18th May2015

‘The Haunting of Radcliffe House’ DVD Review

by Paul Metcalf

Stars: Olivia Williams, Matthew Modine, Antonia Clarke, Adam Thomas Wright, Richard Dillane, Howard Lee, Jonathan Jaynes, Rebecca Calder, Steve Oram, David J. Peel, Mark Heenehan, Stephen Chance | Written and Directed by Nick Willing

the-haunting-of-radcliffe-house

When it comes to ghost stories focused on haunted houses my personal favourites are The Haunting and The Legend of Hell House, the psychological scares make them genuinely creepy and most importantly effective.  The Haunting of Radcliffe House (also known as Altar) which has recently been released on DVD makes an attempt to scare its audience in classic ways, is it be effective?

When Meg Hamilton (Olivia Hamilton) is asked to renovate Radcliffe Hall she moves her family, including artist husband Alec (Matthew Modine) into the house while she works on it.  As she discovers more about the house though including the revelation of a secret room in the attic things gradually push Meg to decide to move out of the house.  With her husband’s behaviour become ever stranger she is forced to stay one more night, but will it be a night too far?

The Haunting of Radcliffe House may follow some stereotypical story elements for a haunted house movie, but one thing it does right is that it does not rely on special effects to try and get jump scares.  What it does instead is focus on the changes in behaviour and hints that all may not be as it seems in the house.  Whether it is something strange in a picture, a visit from an inquisitive but mysterious man or revelations of the house’s history the film is able to create an atmosphere of creepiness, and this is even before we see any ghosts.

The ghost itself, or the one we see at least lets its presence be known by the painful clicking of its finger joints, which does cause a few moments where it is quite cringe worthy.  The more interesting element of the haunting though is the one that is obviously inspired by The Shining with the house’s effect on the father.  His obsession and unconventional style with his artwork is interesting but feels a little underused, but the uncomfortable relationship that Alec and Meg already have creates the tension between the two before the house even has to apply any pressure.  It is admirable that the film tends to focus on these pressures more than cheap scares, whether these are a success or not is another story.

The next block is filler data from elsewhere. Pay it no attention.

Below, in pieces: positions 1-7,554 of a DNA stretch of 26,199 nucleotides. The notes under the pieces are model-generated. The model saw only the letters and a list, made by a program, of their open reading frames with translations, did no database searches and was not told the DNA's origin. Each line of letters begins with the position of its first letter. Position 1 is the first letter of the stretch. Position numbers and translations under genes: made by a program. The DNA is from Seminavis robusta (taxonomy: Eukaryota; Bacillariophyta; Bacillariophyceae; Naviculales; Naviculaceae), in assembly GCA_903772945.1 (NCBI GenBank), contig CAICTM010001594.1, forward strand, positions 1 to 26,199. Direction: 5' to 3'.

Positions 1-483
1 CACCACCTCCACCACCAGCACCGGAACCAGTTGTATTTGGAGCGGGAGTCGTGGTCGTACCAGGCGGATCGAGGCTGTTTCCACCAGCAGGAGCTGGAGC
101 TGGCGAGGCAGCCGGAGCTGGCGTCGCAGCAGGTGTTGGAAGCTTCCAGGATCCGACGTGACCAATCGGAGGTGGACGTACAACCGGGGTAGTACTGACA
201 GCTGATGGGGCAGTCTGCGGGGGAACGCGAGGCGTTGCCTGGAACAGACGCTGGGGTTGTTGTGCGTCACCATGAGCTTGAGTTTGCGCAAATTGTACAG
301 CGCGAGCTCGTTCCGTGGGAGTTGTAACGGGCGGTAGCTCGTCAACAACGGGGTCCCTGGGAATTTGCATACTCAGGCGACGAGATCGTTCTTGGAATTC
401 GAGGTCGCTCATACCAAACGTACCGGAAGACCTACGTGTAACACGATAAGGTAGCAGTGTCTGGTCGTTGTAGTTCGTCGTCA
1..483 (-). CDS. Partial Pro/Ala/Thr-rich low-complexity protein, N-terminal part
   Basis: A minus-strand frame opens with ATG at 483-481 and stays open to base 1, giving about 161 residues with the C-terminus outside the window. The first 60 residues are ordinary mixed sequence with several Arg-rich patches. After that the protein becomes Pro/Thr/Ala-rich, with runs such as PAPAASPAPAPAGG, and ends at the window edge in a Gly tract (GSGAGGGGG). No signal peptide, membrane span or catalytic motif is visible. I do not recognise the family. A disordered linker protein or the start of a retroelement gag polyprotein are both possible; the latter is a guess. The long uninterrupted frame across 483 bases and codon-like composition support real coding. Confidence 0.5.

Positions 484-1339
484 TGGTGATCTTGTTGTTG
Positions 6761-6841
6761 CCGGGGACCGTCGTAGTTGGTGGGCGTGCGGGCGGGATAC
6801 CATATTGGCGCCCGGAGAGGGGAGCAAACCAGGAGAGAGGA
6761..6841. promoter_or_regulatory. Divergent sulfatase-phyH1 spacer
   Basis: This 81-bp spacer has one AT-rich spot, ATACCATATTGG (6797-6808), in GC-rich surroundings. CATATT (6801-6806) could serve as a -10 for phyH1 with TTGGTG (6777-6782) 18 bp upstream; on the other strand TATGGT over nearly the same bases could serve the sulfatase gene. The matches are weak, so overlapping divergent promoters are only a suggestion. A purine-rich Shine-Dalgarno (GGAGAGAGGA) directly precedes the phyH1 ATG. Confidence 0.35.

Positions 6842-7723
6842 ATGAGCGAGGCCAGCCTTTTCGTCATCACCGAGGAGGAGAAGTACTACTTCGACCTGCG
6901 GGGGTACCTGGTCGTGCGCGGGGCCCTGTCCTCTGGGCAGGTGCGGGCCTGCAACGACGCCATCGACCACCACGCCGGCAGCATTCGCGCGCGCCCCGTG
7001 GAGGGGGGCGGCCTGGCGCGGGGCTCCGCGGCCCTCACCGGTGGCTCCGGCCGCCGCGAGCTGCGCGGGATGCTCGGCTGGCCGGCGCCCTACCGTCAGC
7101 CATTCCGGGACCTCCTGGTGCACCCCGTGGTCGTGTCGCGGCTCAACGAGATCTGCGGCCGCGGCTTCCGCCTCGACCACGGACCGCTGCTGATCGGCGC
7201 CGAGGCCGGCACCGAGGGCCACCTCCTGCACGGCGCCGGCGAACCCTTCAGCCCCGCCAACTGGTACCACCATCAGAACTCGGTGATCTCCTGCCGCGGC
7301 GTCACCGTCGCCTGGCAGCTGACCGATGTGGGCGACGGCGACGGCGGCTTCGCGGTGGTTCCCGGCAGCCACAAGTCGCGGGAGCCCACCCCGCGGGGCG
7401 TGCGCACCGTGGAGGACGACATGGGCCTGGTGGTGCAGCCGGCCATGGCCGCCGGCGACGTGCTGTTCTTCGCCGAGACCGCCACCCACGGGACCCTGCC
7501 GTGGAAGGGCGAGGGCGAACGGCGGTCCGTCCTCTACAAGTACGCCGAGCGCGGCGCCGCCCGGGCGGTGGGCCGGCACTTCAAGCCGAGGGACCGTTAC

This lack of impact with the scares isn’t really down to any problem with relating to the characters because Olivia Hamilton, Matthew Modine and the actors who play the children are likable and you are able to connect with them and want to see them survive.  If anything The Haunting of Radcliffe Hall feels slightly rushed, and with some more focus on certain elements of the story it may have had a little more success.  It fails to be as psychologically scary as it needs to be, which is a shame.  Though I do admit the end is well done, leaving the audience questioning what they just saw, and assuming that the events may not have turned out as first thought.

While the film isn’t as successful in creating scares as I would have hoped, I still found The Haunting of Radcliffe House to be an easy watch, especially on repeated viewings (I watched it when it was shown on Channel 5 in the UK too).  With an actual attempt at not being just another run of the mill ghost story it is well worth a watch.  Just expect to be more intrigued rather than actually scared.

***½  3.5/5

The Haunting of Radcliffe House is out on DVD in the UK now.

Review originally posted on PissedOffGeek
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